Kinesiology professor’s world-renowned research earns him Creative Research and Scholarship Award

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For more than 31 years, Bruce Gladden has been conducting research in Auburn University’s School of Kinesiology, and the results of his work have been studied and recognized internationally. Gladden, the director of the Muscle Physiology Lab and the Humana-Germany-Sherman Distinguished Professor of Education, is the recipient of the Creative Research and Scholarship Award. The award recognizes faculty members who have distinguished themselves through research, scholarly works and creative contributions.

“I feel incredibly honored to receive this award. I am particularly humbled by knowing who has won this award before me and who was on the selection committee,” Gladden said. “Beyond those groups, I am so privileged to have received support for my nomination from wonderful, distinguished colleagues. I have also had the good fortune to have served under two outstanding unit leaders, Drs. Mary Rudisill and Dennis Wilson. They have made it easy to do my job. My research has always been fun for me, but it is even more rewarding and encouraging when the university provides these types of recognition.”

Gladden’s career has focused on exercise energetics, lactate metabolism and the role of oxygen in metabolic processes in skeletal muscle during exercise. Of his 111 authored publications, one in particular – his single-authored “Lactate Metabolism: A New Paradigm for the Third Millennium” published in Journal of Physiology in 2004 – is one of the most cited papers in the field. With a paper that is considered the authoritative source on lactate and exercise, Gladden and his research have had a global scientific impact. His publications have yielded nearly 6,700 citations in total. He has also authored reference chapters in the American Physiological Society’s Handbook of Physiology and its resource journal, Comprehensive Physiology; additionally, he has received multiple regional, national and international awards for his research and professional activities.

Peers describe his work as directly relevant to understanding basic metabolism which could have implications for dysfunction and morbidity/mortality in major diseases such as heart failure, cancers and diabetes. He has collaborated with researchers around the world – including in the United States, Canada, Italy and Denmark.

“It is always inspiring to work with these incredibly intelligent and talented individuals,” he said. “As icing on the cake, they have also become lifelong friends.”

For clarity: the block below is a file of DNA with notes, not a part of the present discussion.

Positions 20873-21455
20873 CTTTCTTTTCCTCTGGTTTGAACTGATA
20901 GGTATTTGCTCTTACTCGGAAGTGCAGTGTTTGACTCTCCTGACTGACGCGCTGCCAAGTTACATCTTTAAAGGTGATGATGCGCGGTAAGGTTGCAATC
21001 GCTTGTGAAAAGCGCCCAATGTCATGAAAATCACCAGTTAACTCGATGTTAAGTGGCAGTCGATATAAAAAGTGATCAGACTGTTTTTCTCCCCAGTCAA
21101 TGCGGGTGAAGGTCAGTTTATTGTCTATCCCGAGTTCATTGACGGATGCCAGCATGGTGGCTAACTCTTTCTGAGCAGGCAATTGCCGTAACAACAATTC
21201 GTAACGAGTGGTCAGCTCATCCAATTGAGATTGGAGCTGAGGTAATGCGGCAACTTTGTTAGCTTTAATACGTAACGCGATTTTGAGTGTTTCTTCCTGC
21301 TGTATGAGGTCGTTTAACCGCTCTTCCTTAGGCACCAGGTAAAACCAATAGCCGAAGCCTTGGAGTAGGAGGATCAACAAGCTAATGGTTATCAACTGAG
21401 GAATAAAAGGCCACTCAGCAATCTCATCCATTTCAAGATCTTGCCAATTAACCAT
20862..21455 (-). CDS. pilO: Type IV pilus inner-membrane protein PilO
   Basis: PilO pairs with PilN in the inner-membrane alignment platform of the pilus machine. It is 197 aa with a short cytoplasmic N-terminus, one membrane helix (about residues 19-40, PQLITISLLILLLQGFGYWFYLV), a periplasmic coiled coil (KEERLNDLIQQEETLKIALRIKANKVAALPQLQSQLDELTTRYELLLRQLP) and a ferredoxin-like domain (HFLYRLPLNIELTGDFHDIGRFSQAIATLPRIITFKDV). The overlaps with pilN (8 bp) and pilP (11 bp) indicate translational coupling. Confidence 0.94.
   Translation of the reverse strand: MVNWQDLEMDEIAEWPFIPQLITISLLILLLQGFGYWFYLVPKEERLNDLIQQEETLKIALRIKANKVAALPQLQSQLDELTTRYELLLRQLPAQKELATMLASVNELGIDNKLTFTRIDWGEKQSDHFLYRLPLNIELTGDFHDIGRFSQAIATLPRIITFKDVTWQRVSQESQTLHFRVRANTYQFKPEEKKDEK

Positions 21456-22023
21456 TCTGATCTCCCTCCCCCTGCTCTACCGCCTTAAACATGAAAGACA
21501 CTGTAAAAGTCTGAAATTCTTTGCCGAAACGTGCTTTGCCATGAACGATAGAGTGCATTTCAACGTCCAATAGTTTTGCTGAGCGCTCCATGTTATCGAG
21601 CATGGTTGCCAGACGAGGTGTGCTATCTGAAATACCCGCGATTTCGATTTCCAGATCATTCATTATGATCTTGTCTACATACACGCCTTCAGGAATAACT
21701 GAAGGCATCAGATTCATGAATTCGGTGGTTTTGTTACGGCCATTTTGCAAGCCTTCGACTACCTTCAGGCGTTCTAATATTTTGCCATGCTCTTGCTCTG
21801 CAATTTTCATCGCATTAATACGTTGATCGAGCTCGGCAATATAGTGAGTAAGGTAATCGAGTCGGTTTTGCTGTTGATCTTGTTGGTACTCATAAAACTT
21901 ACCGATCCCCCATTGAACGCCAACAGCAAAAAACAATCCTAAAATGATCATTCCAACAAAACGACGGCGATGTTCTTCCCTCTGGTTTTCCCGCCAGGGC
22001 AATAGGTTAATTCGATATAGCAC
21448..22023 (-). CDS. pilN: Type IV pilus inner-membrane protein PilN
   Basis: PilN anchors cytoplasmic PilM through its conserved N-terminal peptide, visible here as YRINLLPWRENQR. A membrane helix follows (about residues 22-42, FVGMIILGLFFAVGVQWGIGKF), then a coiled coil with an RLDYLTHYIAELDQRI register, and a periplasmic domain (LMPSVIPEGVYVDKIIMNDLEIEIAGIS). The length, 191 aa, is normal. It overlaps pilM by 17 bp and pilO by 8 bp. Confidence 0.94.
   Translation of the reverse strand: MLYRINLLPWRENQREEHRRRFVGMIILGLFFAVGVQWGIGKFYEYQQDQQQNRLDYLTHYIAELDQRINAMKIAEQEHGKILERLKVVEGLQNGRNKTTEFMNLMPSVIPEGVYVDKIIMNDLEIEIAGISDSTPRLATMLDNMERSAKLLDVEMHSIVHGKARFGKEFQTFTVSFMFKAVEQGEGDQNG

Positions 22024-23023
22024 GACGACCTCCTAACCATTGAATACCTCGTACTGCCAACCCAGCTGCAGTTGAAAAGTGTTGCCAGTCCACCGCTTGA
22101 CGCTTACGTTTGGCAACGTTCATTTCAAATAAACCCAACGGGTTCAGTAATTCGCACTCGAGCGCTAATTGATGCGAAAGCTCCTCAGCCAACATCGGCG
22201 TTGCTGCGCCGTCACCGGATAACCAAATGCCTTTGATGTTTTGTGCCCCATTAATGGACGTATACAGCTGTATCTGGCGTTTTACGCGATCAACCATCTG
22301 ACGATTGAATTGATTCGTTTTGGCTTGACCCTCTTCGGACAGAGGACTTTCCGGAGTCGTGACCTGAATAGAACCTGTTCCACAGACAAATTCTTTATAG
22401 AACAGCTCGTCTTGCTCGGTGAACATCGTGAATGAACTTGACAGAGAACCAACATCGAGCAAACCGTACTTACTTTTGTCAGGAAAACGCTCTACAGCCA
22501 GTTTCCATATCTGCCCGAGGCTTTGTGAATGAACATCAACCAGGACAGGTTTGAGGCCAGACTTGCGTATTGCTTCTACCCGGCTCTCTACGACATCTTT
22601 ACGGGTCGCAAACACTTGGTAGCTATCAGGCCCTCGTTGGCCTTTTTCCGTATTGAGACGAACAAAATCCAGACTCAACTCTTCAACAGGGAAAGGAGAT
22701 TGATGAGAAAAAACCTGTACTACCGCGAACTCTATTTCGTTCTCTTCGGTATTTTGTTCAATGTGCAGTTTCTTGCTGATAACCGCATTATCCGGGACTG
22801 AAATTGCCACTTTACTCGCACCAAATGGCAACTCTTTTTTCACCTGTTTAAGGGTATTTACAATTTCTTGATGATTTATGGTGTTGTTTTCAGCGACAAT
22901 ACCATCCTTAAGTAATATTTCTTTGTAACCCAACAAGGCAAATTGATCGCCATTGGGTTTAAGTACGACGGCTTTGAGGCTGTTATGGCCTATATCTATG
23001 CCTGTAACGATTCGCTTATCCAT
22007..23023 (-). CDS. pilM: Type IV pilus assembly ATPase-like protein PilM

At Auburn, Gladden has obtained grant money and mentored students to success. He received the first and only two National Institutes of Health Research Project Grants in the College of Education.

“For more than 31 years, Dr. Gladden has been the prominent face of the School of Kinesiology; his name is quickly recognized for his scholarly and professional accomplishments in many locations around the globe,” said School of Kinesiology Director Mary Rudisill. “He is widely respected on the international stage as one of the leading experts in exercise energetics.”

Gladden’s interest in his field began when he was a college student. He played high school basketball and then was a walk-on player for the freshman basketball team at the University of Tennessee. After he was no longer on the team, he continued playing sports, working out and exercising.

“As a zoology major and chemistry minor, I took an exercise physiology class in the last term of my undergraduate studies, and I was hooked,” he said. “I was thrilled to have found an intersection between my interest in sports/physical activity and my interest in science.”

Now, he is the one helping college students find their passion in the same field. He has mentored 17 doctoral students to successful careers in industry and academia.

“The wonderful contributions of my doctoral students over the years and my work with them have been the most enjoyable and rewarding aspects of my career,” Gladden said.

Gladden credits his success to the support of his family, which includes his wife of 47 years, Cheryl, and two sons, two daughters-in-law and four grandchildren.

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Founded in 1915, the Auburn University College of Education enrolls 2,800 undergraduate and graduate students. Four academic units offer 60 degree options in teaching, special education, educational leadership, kinesiology, counseling, adult education, educational technology and educational psychology. The College is committed to diversity and inclusion and maintains a focus on outstanding teaching, consequential research and solution-oriented outreach in order to fulfill its mission of making a better world for all, including those most in need.